“I had no idea what I was getting into,” said Pearce, who headed to camp in San Diego that January. “I had no idea that they had just come off a gold medal until I got into the meeting room. And that was the first experience I had with the national team, before we even entered the field for practice, was seeing highlights from the ’96 Olympics.

“So, sitting in a meeting room, not knowing anybody, as a basketball player, I was blown away that I was sitting among so many amazing legends. And now I’m going to enter the field with them not knowing anybody’s name, not realizing what I thought was just going to be a bunch of seniors kind of coming together and kind of showcasing themselves and not realizing I was stepping on the field with such legends.”

ALSO FROM ON HER TURF: USWNT to receive equal pay in landmark agreement with U.S. Soccer

She pulled out a camera, taking as many photos with players as she could and thinking she may never get such an opportunity again. Of course, that’s not how things worked out.

Pearce’s career included appearances in five Women’s World Cups and four Olympics, as well as all of the first 11 seasons of women’s professional league soccer in the U.S. (three seasons with the Women’s United Soccer Association, three with Women’s Professional Soccer and five National Women’s Soccer League). She was captain on field for the U.S. teams in the 2008 and 2012 Olympics and the 2011 World Cup, and overall, Pearce appeared in 311 international matches and played 24,011 minutes in a U.S. uniform, second to only Kristine Lilly‘s record of 346 games and 28,874 minutes.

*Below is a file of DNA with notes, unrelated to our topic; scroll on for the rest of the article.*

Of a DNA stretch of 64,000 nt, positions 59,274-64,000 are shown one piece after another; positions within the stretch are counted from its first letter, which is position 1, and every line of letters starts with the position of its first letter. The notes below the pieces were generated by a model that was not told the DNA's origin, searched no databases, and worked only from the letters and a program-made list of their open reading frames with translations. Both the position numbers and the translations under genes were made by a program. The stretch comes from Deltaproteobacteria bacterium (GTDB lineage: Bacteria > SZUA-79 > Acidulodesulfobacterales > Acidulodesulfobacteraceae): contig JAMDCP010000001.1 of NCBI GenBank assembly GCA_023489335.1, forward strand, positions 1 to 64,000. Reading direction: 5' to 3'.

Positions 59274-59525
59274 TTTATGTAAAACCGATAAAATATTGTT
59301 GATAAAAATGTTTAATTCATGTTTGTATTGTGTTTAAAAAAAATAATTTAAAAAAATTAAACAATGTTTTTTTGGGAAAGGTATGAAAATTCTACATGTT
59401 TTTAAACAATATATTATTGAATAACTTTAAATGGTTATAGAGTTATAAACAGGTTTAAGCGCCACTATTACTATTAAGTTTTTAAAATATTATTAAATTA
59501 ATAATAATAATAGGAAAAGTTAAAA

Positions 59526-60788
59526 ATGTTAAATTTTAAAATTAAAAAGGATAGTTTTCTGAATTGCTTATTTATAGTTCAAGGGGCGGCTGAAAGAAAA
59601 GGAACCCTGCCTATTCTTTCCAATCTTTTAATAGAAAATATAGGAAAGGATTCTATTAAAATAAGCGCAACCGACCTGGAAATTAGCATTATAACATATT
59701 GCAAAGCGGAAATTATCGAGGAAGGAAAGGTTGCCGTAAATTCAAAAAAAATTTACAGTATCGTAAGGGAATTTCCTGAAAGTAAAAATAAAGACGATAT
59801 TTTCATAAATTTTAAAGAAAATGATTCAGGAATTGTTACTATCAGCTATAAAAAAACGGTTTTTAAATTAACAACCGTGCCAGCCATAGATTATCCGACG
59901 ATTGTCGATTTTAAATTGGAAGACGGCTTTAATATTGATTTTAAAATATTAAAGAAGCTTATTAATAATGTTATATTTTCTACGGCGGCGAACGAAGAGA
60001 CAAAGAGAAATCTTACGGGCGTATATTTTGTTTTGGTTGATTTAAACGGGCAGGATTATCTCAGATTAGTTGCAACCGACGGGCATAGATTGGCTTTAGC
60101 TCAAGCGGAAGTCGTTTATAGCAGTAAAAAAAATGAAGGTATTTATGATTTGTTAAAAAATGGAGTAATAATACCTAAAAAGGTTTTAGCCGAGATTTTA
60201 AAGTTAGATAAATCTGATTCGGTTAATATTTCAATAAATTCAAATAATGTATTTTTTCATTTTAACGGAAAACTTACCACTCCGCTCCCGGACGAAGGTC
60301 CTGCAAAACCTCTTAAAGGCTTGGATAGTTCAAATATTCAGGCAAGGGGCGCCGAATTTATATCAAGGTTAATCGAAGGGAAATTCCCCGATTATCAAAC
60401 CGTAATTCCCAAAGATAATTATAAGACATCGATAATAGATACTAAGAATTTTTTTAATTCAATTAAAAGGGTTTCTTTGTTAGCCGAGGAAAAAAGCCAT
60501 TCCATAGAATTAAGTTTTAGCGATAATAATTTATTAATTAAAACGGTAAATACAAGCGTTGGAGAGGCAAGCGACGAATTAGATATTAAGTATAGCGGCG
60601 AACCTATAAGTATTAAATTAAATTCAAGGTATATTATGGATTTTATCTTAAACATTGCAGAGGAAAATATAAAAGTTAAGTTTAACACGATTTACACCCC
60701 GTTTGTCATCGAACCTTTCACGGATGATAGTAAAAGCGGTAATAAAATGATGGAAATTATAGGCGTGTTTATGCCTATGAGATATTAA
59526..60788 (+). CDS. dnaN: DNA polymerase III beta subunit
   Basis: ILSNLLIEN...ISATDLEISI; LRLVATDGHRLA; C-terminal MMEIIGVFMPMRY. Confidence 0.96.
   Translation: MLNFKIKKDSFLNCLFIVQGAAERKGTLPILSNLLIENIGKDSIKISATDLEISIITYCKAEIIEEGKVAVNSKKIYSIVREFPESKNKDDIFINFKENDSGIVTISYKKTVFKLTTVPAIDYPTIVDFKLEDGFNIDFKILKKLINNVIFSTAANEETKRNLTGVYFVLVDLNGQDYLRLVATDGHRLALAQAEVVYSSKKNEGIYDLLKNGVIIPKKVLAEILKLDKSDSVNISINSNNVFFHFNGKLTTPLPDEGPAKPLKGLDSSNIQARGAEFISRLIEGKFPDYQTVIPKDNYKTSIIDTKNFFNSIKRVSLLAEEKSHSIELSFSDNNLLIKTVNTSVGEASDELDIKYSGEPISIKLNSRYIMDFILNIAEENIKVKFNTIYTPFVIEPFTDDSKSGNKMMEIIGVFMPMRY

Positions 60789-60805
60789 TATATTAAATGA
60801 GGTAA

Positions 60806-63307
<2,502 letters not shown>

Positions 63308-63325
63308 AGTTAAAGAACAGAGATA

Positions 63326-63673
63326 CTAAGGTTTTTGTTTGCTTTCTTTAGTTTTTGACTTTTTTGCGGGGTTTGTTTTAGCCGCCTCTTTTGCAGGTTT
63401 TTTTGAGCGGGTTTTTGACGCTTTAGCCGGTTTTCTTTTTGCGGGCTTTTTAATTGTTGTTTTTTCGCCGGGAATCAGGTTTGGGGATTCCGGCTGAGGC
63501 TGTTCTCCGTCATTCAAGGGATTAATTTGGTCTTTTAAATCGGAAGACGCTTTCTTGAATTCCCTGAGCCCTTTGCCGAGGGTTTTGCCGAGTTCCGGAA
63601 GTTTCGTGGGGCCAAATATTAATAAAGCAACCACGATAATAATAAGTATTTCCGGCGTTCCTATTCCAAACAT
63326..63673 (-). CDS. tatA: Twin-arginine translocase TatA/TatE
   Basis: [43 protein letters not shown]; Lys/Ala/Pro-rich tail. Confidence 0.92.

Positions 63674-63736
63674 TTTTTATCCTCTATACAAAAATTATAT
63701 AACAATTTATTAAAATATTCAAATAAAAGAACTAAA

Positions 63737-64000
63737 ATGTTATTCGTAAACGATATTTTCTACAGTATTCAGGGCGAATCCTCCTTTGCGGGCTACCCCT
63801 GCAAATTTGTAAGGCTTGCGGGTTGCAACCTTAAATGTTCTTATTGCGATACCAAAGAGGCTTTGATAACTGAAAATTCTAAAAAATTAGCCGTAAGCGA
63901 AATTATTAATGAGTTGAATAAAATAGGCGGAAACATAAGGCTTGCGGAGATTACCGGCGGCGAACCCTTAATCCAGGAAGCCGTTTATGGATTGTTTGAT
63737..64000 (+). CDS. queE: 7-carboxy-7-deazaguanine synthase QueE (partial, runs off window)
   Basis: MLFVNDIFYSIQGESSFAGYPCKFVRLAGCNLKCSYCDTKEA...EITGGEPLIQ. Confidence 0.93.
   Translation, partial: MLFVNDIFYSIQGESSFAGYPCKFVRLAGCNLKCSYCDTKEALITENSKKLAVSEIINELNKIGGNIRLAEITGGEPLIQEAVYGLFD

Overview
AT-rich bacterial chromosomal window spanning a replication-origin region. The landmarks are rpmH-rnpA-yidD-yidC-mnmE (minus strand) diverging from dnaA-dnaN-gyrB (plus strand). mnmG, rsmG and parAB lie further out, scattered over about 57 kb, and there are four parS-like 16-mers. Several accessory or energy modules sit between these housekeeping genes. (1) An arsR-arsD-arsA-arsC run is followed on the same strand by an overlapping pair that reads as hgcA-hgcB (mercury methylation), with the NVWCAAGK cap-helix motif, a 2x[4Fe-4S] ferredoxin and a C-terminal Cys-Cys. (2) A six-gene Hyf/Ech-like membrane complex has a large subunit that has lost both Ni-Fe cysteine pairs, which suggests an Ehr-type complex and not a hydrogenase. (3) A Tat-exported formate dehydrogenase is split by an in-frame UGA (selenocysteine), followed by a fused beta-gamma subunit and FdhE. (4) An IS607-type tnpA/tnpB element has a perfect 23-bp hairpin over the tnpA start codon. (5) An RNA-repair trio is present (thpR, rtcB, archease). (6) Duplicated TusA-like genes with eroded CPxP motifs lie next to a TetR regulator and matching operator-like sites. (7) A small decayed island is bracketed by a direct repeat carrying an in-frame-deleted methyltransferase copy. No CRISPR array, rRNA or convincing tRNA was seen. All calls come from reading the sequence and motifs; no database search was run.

“I truly have embraced that journey,” said Pearce, who became a mom twice over during her career to daughters Reece and Riley. “I think that’s the highlight of my career is the journey: Starting off as a sub, becoming a starter, getting injured, coming back, making camps, not making rosters, you know, making my way back to the starting lineup, having children along the way was just, it was an all-encompassing great journey.”

Shannon Boxx’s better-late-than-never start fuels decorated career

Like former teammate Pearce, Shannon Boxx also was part of three gold medal-winning U.S. Olympic teams and the champion 2015 World Cup squad, but unlike both her fellow Hall of Fame inductees, Boxx’s USWNT career didn’t begin until nearly three years after she began playing professionally.